Edited by Laura T. Raynolds and Elizabeth A. Bennett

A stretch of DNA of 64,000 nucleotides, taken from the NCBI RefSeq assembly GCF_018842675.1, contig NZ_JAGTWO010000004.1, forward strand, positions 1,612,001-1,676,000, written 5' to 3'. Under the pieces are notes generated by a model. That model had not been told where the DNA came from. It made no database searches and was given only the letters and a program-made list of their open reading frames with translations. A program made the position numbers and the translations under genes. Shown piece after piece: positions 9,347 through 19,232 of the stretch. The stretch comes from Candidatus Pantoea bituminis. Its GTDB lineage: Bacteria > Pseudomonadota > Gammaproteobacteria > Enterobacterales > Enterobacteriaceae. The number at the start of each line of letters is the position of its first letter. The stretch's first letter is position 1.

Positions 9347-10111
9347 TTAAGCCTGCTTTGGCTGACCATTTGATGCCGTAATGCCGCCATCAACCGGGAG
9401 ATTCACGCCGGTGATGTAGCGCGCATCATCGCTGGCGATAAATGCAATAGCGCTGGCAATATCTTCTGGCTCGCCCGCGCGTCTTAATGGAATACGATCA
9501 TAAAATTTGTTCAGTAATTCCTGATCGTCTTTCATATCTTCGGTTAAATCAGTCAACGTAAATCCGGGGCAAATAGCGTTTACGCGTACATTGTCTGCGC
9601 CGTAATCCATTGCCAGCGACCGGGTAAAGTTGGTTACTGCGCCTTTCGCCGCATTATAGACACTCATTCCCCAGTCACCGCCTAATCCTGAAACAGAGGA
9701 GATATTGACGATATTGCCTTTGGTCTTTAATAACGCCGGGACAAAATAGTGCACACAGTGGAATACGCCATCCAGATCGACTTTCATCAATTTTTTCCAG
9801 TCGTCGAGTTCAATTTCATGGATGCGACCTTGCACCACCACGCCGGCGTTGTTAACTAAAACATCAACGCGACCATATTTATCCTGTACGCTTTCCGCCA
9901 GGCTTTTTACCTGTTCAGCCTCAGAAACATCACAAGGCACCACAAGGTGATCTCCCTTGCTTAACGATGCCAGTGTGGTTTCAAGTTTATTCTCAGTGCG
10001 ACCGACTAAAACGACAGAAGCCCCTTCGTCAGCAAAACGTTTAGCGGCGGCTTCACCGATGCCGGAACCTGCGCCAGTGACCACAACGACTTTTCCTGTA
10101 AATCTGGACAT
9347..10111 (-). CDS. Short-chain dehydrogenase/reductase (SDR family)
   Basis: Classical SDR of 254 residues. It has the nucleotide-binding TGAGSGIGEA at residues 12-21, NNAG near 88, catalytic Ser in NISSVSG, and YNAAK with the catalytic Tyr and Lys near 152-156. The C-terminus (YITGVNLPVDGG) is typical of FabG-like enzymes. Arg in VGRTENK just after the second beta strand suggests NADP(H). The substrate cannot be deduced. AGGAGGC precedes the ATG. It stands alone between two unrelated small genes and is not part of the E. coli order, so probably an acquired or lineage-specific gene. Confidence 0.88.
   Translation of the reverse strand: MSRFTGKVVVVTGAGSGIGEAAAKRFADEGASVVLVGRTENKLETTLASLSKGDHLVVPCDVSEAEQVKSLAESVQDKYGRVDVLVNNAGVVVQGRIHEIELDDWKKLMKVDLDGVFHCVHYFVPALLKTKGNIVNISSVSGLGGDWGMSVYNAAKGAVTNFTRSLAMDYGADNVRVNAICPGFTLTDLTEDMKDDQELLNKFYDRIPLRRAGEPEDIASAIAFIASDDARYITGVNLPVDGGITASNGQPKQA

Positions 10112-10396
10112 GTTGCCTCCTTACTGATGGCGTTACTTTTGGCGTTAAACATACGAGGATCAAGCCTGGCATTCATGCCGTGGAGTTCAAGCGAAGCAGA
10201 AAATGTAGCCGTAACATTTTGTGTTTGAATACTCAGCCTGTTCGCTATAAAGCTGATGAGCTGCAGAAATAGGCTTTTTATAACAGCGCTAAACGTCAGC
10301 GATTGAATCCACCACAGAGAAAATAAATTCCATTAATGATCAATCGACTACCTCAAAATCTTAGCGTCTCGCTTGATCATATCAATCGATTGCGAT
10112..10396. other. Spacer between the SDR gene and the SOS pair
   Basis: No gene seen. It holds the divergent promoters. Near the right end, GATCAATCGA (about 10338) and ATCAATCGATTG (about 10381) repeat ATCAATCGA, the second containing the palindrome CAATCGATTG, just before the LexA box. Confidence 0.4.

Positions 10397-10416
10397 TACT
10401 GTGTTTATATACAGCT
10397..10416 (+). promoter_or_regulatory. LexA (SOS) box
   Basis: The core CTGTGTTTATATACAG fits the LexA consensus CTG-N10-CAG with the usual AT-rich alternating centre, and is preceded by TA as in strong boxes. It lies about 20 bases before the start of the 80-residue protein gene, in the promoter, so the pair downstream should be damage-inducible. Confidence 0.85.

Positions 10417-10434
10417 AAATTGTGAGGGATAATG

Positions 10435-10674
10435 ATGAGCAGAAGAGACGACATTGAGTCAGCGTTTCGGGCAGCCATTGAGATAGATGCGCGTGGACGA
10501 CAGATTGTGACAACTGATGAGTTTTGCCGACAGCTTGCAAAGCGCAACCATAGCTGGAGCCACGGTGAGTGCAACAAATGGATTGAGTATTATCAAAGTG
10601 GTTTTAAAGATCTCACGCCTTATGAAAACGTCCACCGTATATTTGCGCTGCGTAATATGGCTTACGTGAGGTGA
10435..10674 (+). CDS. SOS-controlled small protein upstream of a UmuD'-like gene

Fair trade has emerged over recent years as a powerful initiative to socially regulate global markets. This movement seeks to challenge historically unequal international trade relations and promote social justice and environmental sustainability in global production. Fair trade strives to foster the wellbeing and empowerment of producers and workers in the global South through the provision of higher prices, stable market links, better working conditions and community development resources. In the global North fair trade seeks to promote responsible consumption and provide shoppers with alternative, typically certified, socially and environmentally friendly products. Over a million producers and hundreds of millions of consumers participate in these new transnational networks, with annual sales of certified Fairtrade products exceeding US$6 billion (Fairtrade International 2013). In this chapter we analyze the fair trade movement and market, focusing on the complex and contested nature of fair trade institutions, market relations, commodity networks and production conditions. Our analysis shows how in each of these arenas social movement efforts to promote alternative relational and civic values are repeatedly challenged, but not subsumed, by dominant market forces seeking to advance conventional commercial and industrial interests.
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